September 26, 2008
Network creates safe space for studentsOn Thursday, Sept. 18, Susquehanna counselor Andrew Dunlap led a workshop about The Safe Zone Project, a campus group aimed at creating a network of visible support for lesbian, gay, bisexual, transgender and questioning (LGBTQ) students.
Dunlap works at Susquehanna's Counseling Center.
Signs indicating students and faculty members who have completed the workshop can be seen all over campus. These students and faculty are officially a part of the Safe Zone Network.
The sign represents the network with the words 'Safe Zone' and a pink triangle underneath to hang on the doors of their rooms or offices. This sign is a symbol of the network on campus and the resource that it creates for LGBTQ people.
"Safe Zone means creating safe space to talk about, in this case, LGBTQ issues," Dunlap said at the beginning of the workshop.
He said "safe space" is the key to the success of the Safe Zone Project because it is a "visible network of support for folks who are largely an invisible minority."
The people who have gone through the workshop have been given knowledge that will help them be a helpful supporter.
However, "It doesn't mean expert," Dunlap said. "It means you're willing to be open to conversations, and willing to learn more."
He said another concept to creating safe space is language. "It's about how you choose to talk about LGBTQ issues," Dunlap said. "It's about not living by stereotypes, and it's about not going by a term."
According to the literature handed out in the workshop to aid in understanding the language for talking about LGBTQ issues, it is also important to understand that we live in a culture where there is a heterosexist bias.
Heterosexism, as defined in the Safe Zone pamphlet, is: "The cultural assumption that a heterosexual orientation is normal and other orientations are abnormal. Like sexism and racism, it is made up of pervasive and largely unquestioned cultural assumptions about human race."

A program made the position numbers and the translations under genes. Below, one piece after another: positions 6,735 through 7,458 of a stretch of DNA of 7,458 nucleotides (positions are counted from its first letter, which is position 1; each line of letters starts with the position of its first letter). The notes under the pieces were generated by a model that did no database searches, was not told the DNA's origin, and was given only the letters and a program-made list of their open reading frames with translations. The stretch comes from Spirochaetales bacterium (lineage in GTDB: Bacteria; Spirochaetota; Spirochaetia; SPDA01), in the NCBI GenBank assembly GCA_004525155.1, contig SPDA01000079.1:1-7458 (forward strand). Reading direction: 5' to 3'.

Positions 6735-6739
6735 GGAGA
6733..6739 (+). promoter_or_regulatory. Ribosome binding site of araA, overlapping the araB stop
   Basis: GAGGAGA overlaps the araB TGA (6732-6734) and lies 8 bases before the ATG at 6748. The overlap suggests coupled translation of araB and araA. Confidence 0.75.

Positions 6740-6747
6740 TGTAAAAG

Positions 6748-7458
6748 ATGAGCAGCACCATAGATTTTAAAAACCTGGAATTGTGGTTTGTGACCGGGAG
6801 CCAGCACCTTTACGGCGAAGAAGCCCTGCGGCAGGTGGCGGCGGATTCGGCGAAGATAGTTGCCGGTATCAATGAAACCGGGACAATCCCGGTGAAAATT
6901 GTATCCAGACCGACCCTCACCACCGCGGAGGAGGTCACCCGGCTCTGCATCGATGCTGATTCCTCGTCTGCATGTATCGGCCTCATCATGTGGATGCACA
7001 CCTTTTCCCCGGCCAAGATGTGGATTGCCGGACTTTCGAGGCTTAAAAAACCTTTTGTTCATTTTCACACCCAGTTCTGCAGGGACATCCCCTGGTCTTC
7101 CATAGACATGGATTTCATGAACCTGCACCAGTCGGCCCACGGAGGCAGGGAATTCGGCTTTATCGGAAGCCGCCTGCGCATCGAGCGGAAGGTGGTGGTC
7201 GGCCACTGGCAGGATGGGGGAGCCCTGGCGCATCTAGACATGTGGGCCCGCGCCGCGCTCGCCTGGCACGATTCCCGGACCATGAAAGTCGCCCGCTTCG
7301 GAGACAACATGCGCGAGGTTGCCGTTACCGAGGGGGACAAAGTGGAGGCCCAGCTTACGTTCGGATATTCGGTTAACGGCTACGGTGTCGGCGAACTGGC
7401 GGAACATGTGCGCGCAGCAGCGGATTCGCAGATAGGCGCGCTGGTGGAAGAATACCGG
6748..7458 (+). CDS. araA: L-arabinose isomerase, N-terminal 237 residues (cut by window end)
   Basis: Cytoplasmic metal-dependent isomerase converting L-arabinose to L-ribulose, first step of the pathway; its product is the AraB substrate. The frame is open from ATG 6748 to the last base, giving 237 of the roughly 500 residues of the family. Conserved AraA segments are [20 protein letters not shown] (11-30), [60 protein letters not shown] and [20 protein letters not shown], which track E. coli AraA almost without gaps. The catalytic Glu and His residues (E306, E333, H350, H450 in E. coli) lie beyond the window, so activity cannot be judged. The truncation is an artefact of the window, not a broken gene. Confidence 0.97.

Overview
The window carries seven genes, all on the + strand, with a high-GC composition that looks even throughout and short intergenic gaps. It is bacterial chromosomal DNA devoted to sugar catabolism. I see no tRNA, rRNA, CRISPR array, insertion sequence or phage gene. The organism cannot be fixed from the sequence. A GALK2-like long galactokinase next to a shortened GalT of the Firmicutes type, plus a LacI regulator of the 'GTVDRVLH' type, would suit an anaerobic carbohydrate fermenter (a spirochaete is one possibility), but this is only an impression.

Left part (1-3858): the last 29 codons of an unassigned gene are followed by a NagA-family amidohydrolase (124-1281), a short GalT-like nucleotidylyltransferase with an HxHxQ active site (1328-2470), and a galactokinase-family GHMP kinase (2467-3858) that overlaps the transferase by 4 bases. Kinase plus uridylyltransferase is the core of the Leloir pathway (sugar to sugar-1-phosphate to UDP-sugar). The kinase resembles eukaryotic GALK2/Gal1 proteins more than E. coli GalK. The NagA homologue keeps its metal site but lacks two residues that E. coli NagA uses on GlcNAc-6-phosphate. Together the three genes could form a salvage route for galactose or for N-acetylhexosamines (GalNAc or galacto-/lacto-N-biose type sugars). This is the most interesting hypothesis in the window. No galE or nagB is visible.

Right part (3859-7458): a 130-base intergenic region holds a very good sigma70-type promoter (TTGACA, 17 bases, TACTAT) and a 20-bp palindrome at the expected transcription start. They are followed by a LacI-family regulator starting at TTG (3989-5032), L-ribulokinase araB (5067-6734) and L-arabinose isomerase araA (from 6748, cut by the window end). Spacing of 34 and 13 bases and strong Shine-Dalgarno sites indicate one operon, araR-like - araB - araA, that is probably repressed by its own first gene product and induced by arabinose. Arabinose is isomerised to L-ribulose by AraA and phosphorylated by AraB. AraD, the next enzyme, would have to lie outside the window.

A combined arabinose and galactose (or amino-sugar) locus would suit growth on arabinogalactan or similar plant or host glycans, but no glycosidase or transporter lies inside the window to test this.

Dunlap said creating a safe space for LGBTQ students includes "using language that isn't excluding that someone might be gay, lesbian, bisexual, transgender or questioning," Dunlap said.
He suggested using gender neutral terms when talking to someone about relationships or their significant others as a way to avoid making any heterosexist biased statements or by using a same-sex example in class. By doing this, Dunlap said you are "sending a signal to people that you're not assuming everyone is heterosexual."
The workshop included facts about LGBTQ history such as South Africa being the only country to include sexual orientation in its protection of civil rights in its constitution.
"This workshop is designed to expose you to the basic concepts," Dunlap said. "I want you to walk away with the general idea of what the difference between what gay, lesbian, bisexual, transgendered is. And I want you to walk away with a lot of questions, and where you can go to get those answers."
To learn more about transgendered people, there will be a Transgender-Ally Beginner workshop on Wednesday, Oct.1 from 7 to 8 p.m. in Shearer Dinning Rooms 2 and 3.
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